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Monday, February 26, 2007

David Fincher's 'Zodiac': The Latest Feature Shot with the Viper FilmStream Digital Camera

David Fincher's 'Zodiac' is out this Friday. Early reviews are positive. This is the first feature that Fincher has shot with a digital camera: the Viper FilmStream from Thomson Grass Valley, the same camera Michael Mann used for 'Miami Vice' and 'Collateral.'

As far as I know, it's also the first feature shot digitally by Harris Savides, the cinematographer on 'Zodiac.' One more first: 'Zodiac' is likely the first Hollywood feature recorded directly onto hard drives from the camera -- no videotapes were used.

So a few links about the digital cinematography on 'Zodiac'...

From Filmmaker Magazine, a piece headlined 'Are We There Yet? HD Continues Its Journey Into the Mainstream' Jamie Stuart writes:

    The straight-talking Savides describes the situation bluntly: “Everybody who’s shooting this stuff is a guinea pig right now.”

    “Everything is still R&D,” he elaborates. “I feel like these movies being made are just little experiments for the big conglomerate studios. They’ll see what it’s like, what’s gonna happen, see the best way to handle it down the road.”

    The fluctuating nature of the technology means that most filmmakers still have to fight to shoot their films on HD. Directors like Steven Soderbergh and Robert Rodriguez can get away with HD because they keep their budgets down. But once budgets start rising to $100 million, or tent-pole status, the resistance is much fiercer. Savides says his hat is off to Fincher for making Zodiac happen in such an unconventional manner: “He’s amazing. I don’t think anybody could’ve done it this way. David had to figure it out on his own, and then present it to the studio. He had to do smaller projects, commercials. He’d been using the Viper, got really used to it. So by the time I stepped in he had gotten the Viper integrated and he’d figured out how to make the camera work. When I got there, 90 percent of the problems had been ironed out. I was just part of the creative solution.”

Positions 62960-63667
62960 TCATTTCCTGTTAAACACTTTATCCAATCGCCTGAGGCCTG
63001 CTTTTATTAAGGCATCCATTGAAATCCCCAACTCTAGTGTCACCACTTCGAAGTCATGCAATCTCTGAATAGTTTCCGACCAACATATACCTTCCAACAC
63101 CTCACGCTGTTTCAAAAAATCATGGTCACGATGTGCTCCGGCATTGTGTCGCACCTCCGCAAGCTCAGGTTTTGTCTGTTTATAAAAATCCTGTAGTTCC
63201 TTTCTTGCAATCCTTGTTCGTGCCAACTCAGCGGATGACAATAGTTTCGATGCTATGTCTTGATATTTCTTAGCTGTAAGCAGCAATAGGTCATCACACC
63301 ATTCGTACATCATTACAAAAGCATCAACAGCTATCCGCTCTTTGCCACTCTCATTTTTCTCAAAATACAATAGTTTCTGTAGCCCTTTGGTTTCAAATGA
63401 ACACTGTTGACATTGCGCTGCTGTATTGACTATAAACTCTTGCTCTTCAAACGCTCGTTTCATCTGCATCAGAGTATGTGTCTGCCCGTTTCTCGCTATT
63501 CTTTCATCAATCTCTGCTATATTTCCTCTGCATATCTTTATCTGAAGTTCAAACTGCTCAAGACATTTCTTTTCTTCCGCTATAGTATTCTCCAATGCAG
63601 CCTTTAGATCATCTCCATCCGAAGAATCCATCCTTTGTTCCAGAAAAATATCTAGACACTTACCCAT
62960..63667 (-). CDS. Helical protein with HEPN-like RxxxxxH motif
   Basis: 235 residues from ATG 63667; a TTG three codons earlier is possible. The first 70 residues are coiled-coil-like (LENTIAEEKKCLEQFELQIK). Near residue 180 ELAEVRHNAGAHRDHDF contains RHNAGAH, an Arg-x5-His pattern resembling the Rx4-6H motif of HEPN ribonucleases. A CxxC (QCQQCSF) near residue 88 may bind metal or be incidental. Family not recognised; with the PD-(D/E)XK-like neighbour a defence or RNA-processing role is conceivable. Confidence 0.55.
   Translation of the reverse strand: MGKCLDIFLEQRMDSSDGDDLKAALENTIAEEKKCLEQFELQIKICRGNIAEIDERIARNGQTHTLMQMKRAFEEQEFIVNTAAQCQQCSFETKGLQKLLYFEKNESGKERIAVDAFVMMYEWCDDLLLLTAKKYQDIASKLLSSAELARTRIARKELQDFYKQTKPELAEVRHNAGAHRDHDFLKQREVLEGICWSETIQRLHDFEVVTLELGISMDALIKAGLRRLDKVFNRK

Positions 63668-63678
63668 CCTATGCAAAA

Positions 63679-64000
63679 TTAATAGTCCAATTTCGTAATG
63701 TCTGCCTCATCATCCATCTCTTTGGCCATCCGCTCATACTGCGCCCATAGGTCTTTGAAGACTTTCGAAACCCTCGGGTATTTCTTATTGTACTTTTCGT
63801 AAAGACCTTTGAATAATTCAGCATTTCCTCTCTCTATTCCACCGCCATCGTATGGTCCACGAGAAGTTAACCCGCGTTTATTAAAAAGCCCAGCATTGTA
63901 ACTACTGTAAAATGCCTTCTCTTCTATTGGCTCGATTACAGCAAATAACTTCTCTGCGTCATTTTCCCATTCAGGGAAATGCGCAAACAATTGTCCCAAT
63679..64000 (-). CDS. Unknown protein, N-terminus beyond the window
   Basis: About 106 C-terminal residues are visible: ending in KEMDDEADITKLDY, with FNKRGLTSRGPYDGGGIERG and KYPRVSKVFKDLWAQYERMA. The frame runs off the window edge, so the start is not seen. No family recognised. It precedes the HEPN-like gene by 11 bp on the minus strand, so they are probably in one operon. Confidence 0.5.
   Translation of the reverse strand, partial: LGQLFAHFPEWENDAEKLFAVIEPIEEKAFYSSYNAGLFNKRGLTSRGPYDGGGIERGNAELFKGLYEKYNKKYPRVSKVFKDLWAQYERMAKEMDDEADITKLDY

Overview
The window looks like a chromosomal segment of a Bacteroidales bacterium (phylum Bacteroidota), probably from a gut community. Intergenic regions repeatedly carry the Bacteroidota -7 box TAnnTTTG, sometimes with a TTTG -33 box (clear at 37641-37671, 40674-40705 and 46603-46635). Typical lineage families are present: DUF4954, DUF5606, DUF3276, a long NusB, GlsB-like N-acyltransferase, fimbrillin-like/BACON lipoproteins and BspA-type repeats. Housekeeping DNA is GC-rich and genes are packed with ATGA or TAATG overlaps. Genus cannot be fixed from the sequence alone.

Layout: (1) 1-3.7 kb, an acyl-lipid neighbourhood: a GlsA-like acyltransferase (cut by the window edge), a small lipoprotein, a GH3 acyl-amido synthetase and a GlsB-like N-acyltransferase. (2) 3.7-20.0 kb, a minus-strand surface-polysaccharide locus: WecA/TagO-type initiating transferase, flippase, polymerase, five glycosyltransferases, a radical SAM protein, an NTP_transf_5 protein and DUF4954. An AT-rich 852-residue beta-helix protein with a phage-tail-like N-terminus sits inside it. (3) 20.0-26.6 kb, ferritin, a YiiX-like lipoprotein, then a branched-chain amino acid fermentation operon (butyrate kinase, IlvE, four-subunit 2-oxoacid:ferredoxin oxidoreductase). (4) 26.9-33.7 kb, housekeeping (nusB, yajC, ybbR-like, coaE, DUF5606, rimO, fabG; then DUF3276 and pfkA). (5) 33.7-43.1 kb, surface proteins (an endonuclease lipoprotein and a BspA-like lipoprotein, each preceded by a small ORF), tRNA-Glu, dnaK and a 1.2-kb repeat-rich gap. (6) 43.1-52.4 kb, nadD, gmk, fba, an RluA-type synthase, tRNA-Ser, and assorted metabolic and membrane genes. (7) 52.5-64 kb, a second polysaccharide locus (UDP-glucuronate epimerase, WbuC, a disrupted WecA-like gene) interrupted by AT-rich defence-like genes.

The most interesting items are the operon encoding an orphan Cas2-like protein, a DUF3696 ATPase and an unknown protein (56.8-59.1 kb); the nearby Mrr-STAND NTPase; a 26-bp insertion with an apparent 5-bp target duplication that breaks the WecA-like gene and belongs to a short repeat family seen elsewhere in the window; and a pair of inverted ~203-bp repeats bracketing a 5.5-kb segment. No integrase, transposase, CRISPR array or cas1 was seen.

Digital Content Producer has a piece about the movie's workflow and an audio interview with Fincher.

Fincher also talks a bit about the Viper in this interview with film critic Emmanuel Levy.

And here's even more on 'Zodiac' from HD for Indies.

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  • i was struck by the irony of the description of zodiac as being the first digital film shot without tape.

    we shot our short film last june on the hvx200 using panasonic's p2 card system. hot-swappable and you just take the pcmcia card out and pop it in your laptop, import the footage into fcp and voila! ready to go. we watched dailies that night from the laptop on a widescreen hidef television in my friend and co-producer's condo.

    it's just strange - used to be the big guys led the way with technology. but when i read that article about zodiac i thought "what the big deal? we did that."

    By Blogger deepstructure, at 9:11 PM  

  • Well, to be fair, it says the first HOLLYWOOD movie shot directly to hard disc. Plus it's certainly the first movie that you can go to a multiplex and see that was recorded to disc.